Of course I am. Terrorism isn’t just crime. Crime is bad of course, but crime has always been around. Pass all the laws you want, and people will still rob and rape and murder.
But terrorism is something else. They say terrorists want us to be afraid. Possibly. That’s a natural reaction as I see it. There is good fear. Fear isn’t always bad. It keeps us from doing things like playing in traffic and letting our babies wander around on the edge of the Grand Canyon. Perhaps terrorists want us to descend into hysterics. That’s never good.
I have a feeling, if you get right down to it, that what terrorists want is exactly what we’ve been doing. Crawling into holes, denying the obvious, falling on one another, splitting our society, sowing divisions, lying to ourselves – all the things that come with societies in trouble. I’d say that since 9/11, we’ve pretty much reacted in all the ways that the terrorists could have hoped.
Sure, on a spiritual side, we’re told to fear not. And that’s fine. For myself, in my best days, I can look at this life compared to the eternal and take heart. But I also have to think of others – my loved ones, my boys, my friends and neighbors. For them I fear. I’ve noticed an uptick in Christians who talk of martyrdom with all the seriousness that I talk of taking Kamchatka in a game of RISK. If I’m prepared to die for the faith, hurray for me. But it’s not for me to stand by and let others be the martyrs so I can display my righteousness.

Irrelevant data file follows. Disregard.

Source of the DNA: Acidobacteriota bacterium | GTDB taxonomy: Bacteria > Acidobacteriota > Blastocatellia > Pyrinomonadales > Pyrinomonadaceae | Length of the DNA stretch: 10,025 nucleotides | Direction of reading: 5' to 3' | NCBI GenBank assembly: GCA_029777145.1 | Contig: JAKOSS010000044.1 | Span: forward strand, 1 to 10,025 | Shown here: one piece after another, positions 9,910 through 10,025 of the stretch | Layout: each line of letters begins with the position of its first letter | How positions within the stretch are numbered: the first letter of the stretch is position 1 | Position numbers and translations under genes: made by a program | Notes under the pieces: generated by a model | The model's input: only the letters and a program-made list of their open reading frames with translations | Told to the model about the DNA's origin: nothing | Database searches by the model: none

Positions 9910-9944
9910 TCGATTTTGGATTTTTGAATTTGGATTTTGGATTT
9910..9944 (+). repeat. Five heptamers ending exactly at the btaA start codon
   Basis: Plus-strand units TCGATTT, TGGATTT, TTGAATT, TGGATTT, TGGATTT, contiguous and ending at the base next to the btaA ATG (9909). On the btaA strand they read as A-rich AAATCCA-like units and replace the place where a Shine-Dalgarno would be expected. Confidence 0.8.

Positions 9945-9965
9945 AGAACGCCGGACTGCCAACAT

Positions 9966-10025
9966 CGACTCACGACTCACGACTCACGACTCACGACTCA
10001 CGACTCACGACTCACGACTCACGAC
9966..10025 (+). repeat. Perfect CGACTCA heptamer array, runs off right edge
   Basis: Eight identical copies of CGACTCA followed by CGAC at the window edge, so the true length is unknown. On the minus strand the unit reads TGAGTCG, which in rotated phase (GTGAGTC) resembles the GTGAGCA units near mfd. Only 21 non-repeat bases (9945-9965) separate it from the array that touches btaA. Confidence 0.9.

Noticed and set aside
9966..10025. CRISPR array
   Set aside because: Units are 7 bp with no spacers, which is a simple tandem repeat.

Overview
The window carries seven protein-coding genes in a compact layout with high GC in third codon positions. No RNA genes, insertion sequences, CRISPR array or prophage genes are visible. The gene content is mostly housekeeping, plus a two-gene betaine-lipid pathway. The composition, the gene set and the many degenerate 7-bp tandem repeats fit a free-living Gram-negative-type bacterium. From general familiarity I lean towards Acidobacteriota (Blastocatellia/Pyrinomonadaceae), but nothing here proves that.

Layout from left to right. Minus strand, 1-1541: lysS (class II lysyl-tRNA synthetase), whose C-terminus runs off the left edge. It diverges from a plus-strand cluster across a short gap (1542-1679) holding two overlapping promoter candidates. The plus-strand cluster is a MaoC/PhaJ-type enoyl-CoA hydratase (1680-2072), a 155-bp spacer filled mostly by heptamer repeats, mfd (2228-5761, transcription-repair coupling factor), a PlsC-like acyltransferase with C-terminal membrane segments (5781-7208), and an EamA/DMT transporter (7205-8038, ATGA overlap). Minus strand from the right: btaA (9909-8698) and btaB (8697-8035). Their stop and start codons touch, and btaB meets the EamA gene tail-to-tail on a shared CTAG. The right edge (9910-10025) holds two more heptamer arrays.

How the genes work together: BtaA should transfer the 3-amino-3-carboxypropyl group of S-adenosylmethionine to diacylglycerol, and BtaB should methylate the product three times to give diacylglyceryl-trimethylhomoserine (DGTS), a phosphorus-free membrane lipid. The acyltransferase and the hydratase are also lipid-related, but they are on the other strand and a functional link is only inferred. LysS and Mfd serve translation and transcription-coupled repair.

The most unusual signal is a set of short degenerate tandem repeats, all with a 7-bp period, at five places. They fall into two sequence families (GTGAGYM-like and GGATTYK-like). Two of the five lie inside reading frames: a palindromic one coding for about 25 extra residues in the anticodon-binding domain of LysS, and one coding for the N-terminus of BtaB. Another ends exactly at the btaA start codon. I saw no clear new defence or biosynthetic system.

When it comes to terrorism, I fear because I know it’s not just about the numbers. It’s about a assault on the very fabric of the society I’m bequeathing to my children and grandchildren. I can run the numbers all I want. I can take comfort in the fact that more people die in antelope attacks every year than terrorist attacks. But in the end, I know deep down it’s more. And I fear, when I turn to math equations or gun violence or cancer deaths or whatever to justify downplaying terrorism, that is exactly what the terrorists want me to do.